- Chris Corrigan, a Special Populations Director on the ASCLA Board will share information sharing about an ASCLA pre-conference that will be offered in San Francisco, before the 2015 Annual Conference. Chris has arranged for a day of training from the Pacific ADA Center, focused on how the ADA informs accessibility for people with disabilities in all kinds of libraries. Our IG has been asked to serve as a sponsor for this exciting learning opportunity! Chris will talk with us about what that means and how we can support the pre-conference.
- Discussion of a project proposal from Carrie Banks and Barbara Klipper, to establish a clearing house, on-line, for information re: serving children and youth with disabilities. It could be a joint project with the youth serving divisions (ALSC, AASL and YALSA) as well as OLOS. Carrie and Barbara both routinely get questions like "how do you include a child with Autism (or Down syndrome etc...)?" and "where do I find information on LD (or braille) literacy?" This project might include a combination web page and blog that could be a go to place for these types of questions. It would have links to resources such as the ASCLA tool kit and the University of Syracuse modules on school library inclusion, blogs etc...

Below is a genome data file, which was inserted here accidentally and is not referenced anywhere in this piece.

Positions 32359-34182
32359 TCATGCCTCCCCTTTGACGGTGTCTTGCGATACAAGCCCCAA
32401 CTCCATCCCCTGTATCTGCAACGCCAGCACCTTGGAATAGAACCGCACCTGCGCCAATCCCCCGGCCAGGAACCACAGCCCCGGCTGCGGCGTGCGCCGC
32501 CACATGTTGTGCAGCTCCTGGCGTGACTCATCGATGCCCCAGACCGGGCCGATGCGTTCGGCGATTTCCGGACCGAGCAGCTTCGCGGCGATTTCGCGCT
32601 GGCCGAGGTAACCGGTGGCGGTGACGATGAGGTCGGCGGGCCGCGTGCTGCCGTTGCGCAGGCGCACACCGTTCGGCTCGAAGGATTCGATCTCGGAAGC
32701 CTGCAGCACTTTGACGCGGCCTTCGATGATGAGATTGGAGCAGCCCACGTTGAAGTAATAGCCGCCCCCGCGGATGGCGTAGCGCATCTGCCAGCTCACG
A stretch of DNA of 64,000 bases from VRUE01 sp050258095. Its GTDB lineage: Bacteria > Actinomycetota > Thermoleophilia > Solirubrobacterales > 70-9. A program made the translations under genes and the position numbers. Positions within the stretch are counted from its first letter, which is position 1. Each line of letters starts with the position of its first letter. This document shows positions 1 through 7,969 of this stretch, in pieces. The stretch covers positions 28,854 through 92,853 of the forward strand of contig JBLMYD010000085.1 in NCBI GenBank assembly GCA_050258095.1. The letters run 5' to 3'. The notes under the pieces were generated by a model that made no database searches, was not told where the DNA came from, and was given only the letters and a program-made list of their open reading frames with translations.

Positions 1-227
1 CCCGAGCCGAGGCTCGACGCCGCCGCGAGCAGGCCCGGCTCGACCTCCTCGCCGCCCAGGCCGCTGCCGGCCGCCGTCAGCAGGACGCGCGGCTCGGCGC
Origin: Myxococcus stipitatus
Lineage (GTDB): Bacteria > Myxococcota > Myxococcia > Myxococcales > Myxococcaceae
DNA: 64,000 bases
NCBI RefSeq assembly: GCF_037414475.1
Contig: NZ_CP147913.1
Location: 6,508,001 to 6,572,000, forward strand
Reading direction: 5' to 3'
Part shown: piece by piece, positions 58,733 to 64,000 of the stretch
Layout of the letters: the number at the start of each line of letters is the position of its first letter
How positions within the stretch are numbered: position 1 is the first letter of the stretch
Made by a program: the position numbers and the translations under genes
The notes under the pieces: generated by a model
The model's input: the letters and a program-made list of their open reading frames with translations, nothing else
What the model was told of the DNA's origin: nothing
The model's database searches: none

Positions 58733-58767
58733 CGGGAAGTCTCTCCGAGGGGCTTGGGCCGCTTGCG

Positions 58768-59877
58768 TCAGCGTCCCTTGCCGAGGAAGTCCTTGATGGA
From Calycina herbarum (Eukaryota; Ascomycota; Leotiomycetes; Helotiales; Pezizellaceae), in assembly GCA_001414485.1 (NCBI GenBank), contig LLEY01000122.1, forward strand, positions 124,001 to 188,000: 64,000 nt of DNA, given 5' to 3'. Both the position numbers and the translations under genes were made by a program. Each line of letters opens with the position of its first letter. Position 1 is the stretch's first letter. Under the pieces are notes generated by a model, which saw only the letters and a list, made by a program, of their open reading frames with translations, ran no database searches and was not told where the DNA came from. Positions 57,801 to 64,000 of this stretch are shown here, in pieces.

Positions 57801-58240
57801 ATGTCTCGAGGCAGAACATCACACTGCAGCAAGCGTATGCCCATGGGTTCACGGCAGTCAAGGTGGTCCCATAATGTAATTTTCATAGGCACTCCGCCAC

- Announcements and brainstorming for a program that will be presented during the Annual Conference in Las Vegas, about effective community partnerships
- Other business?
The RUSA/MARS Hot Topics in Emerging Technology committee wants to know how you’re using tech to transform reference.
- How are you handling reference for MOOCs? For Makerspaces?
- What apps, tools, or technologies are making a difference?
- How are you measuring the impact of your emerging-tech innovations?
- Have you tried anything completely awesome or off-beat (like Google Glass)? How did it go? What should we know for our own experiments?
If you have a HOT innovation that you’d like to share during our Midwinter 2014 discussion group, summarize your story and tell us about it: http://goo.gl/oOSzi6. Proposals for 20 minute presentations will be accepted until November 25, 2013.